from Madame Bildungsroman’s Optimistic Worldview
Have you ever noticed how people who say ‘you make your own reality’ are always really rich?
The Death of Nature
You should read Carolyn Merchant’s The Death of Nature. It’s about the ‘evolving’ nature-as-mother metaphor, among other things. There is a lot about mining. Did you ever read The Faerie Queene? I haven’t.
Today I saw a lady wearing a similar coat and boots to mine. She had (what I think is) the same inoffensive, quite subtle hunch. I thought she was older until I saw her face; she was only about 25. She was dressed older. She was walking a parti-poodle (that is what they are called, I believe) and my dog had gotten him excited. My dog is in heat. I haven’t neutered her. I decided not to, AMA.
I said, “It’s her fault,” so she would not blame her dog for bugging us. At least I think that is why I said it.
She said, “It’s not really anyone’s fault.”
Which made me think.
A Change in the Memes of Production
I could just get the word ‘typo’ tattooed on my arm. Put a heart around it.
I’ve said this before, and maybe it’s just wishful thinking, but I believe within the next century standardised spelling will die.
Die! Die! Die! Your reign of terror will end. You fascist language-eater! Killer of legitimacy! Box-ticker! Shallow ninny! Etc.
Dictionaries are about meaning, btw. And history. Not fucking spelling.
And you know what else? I like reading things that are spelled funny, having to pause and think: playfe, what the heck did that mean?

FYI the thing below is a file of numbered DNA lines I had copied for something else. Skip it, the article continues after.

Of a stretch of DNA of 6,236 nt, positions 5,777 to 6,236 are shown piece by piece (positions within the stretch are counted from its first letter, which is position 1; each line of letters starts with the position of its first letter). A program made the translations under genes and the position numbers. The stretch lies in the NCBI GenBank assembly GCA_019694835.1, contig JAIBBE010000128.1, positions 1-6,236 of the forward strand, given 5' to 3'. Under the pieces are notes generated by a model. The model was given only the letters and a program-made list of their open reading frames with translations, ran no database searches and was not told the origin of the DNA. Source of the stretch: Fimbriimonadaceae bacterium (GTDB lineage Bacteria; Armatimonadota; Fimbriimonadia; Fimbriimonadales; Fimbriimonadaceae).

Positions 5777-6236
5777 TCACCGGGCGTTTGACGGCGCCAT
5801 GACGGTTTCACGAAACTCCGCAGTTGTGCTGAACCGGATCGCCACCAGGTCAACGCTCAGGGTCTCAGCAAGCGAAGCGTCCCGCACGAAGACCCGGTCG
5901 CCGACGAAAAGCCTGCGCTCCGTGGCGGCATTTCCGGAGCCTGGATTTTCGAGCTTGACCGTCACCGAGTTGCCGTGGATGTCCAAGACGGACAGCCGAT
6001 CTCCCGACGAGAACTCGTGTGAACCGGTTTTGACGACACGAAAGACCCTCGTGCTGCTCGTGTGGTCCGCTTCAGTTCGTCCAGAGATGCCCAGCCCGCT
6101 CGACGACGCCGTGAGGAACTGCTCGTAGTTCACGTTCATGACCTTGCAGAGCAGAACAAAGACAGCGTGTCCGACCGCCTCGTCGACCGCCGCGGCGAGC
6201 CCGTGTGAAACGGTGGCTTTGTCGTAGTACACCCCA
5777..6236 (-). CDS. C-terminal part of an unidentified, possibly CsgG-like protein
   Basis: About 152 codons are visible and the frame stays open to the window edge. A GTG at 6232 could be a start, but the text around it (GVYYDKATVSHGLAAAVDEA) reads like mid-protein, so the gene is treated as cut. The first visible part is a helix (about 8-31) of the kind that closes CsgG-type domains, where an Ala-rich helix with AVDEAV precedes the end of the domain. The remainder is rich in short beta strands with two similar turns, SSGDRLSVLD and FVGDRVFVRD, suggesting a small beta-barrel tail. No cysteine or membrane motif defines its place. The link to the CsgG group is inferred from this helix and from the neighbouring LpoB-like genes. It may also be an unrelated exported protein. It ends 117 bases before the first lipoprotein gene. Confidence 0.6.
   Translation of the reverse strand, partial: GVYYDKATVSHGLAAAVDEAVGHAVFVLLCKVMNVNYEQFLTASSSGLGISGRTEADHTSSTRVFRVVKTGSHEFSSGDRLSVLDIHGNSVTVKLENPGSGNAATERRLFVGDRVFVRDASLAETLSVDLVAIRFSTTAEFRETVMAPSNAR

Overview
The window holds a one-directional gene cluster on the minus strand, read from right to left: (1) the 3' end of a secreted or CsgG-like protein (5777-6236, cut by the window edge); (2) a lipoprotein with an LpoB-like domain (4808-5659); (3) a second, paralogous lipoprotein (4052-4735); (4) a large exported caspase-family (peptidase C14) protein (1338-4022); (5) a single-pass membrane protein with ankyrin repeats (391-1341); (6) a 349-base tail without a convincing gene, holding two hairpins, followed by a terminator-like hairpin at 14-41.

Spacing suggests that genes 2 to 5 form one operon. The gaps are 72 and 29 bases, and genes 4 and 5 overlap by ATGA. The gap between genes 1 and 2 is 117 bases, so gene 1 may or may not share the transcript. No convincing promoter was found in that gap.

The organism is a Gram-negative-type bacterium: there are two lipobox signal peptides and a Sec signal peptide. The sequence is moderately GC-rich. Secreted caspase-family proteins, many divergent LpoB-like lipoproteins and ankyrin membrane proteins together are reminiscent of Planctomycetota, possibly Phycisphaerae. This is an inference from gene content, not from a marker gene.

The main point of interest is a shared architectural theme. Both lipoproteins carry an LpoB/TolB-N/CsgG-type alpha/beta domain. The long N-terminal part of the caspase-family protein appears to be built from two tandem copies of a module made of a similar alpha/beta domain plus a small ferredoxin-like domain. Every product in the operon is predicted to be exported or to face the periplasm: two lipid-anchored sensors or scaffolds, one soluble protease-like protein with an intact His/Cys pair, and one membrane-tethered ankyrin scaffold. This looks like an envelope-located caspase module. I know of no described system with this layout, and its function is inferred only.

Printing press = standardised spelling.
Internet/autocorrect/texting = you get the idea.
My Lovely Lady Humps
For much of human history the most important words we heard made no sense to us, we literally couldn’t understand what the priest said. Even when it was in our native tongue we couldn’t understand the symbolism, the strange stories with no end, the lists. We spent our lives decoding. We trusted when we couldn’t understand. And we felt soothed in not knowing. It was the sound, and the speaker, and what we were told they meant. It was where they stood. And what they wore. But it was also this value of words. We know and we don’t know, at best.
Was there a point in time, along the lines of when perspective was invented, when words were relieved of these, their highest uses?
Literature was not always so far from the other arts, from music and visual images. Today we are allowed to stand in front of a painting and not get it, but still love it. Likewise, music.
Is the highest words can climb the pop song lyric, the poem that tells you something about love or death or longing – reminds you of something you’ve felt? (I won’t even mention that one story we are allowed to tell.)
I don’t always have to say something you understand.
Shush. Listen to the motiveless leaves. Now that it’s cold they are coated in frost. They are cracking under your footsteps! It’s the beginning of your day and the end of theirs. Luckily they don’t care. They have been through a lot: sheer experience without struggle requires all their energy. And is nothing like as easy as it looks.
Nora Chassler was born in 1972 and grew up In NYC. She moved to the UK in 2002 and now lives in Edinburgh. She has published two novels, Miss Thing (2010) and Grandmother Divided by Monkey Equals Outer Space (2015). Her book of fragments, aphorisms and allegories, Madame Bildungsroman’s Optimistic Worldview, will be published by Valley Press in July 2017.